Filled with this power, Peter preached to the people from “every nation under heaven” gathered in Jerusalem that they were witnessing the fulfillment of God’s promise given through the prophet Joel where God declares, “I will pour out my Spirit upon all flesh.” Not just male flesh, or Jewish flesh, but all flesh.
Look around you, Peter is telling them. The Holy Spirit is alighting upon all of us: Jew, Gentile, male, female, slave, free – and it’s happening now. I (Mother Valori+) declare to you today that God is still pouring God’s Spirit into all flesh: white, black, brown, Asian, gay, lesbian, straight, transgender, non-binary... all flesh.
So how do we bear this powerful love into the world today? In the gospel reading from John, Jesus gives us the way to go.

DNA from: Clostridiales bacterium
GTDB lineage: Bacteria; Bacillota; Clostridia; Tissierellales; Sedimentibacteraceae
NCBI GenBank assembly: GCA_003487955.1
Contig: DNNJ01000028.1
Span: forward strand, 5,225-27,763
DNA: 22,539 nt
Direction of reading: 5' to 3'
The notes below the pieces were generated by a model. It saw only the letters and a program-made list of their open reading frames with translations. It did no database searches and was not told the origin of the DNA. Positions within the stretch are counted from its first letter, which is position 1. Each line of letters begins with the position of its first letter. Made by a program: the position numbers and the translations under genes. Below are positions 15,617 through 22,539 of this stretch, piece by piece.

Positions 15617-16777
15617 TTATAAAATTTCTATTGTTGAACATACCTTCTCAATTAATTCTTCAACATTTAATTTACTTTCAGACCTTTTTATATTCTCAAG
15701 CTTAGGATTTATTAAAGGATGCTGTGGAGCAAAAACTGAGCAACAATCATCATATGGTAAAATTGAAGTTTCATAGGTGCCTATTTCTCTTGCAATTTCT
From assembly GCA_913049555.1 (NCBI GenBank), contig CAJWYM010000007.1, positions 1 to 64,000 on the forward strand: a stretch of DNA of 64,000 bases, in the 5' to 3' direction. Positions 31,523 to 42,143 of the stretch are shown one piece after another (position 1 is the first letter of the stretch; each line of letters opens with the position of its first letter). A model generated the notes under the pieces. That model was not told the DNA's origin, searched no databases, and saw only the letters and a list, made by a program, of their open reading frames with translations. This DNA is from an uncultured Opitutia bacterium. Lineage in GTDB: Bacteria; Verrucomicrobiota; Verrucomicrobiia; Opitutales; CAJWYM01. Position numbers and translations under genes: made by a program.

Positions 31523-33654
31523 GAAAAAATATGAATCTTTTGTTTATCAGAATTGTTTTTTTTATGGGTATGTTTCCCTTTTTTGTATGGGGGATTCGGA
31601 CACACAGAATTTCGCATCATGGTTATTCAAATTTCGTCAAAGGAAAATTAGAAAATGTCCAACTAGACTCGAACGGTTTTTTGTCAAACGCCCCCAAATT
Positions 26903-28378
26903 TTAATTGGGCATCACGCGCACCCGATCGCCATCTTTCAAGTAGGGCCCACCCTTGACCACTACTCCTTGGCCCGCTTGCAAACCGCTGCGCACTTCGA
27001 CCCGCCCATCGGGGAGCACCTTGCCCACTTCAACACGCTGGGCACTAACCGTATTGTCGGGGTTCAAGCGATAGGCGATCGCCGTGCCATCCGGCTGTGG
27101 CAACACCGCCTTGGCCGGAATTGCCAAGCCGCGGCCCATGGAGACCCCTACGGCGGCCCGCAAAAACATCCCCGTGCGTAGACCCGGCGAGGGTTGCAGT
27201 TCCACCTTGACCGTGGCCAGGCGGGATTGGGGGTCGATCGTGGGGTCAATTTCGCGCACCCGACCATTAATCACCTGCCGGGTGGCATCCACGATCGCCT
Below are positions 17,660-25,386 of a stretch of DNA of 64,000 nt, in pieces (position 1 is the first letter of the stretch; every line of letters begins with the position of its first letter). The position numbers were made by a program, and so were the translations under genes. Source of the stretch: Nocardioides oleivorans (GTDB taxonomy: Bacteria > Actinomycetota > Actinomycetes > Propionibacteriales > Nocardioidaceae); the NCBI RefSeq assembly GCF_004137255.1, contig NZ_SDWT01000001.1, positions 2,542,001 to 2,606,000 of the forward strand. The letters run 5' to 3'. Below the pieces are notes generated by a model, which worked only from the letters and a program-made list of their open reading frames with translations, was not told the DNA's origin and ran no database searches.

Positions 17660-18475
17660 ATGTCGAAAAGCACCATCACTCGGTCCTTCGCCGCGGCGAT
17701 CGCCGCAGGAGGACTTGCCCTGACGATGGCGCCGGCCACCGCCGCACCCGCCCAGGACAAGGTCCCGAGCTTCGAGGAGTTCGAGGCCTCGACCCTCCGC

He said that the Spirit of Truth “will prove the world wrong about sin and righteousness and judgment: about sin, because they do not believe in me; about righteousness, because I am going to the Father and you will see me no longer; about judgment, because the ruler of this world has been condemned."
Let’s unpack those three very powerful statements.
1) “…about sin because they do not believe in me.” The world today is still wrong about sin, focusing so much on our actions. But sin is about something else. We believe that in Jesus we are reconciled, that is, made one with God and one another. Sin, then is the separation of ourselves from God and one another. It is the opposite of Jesus’ work and the opposite of our call to serve him in the world.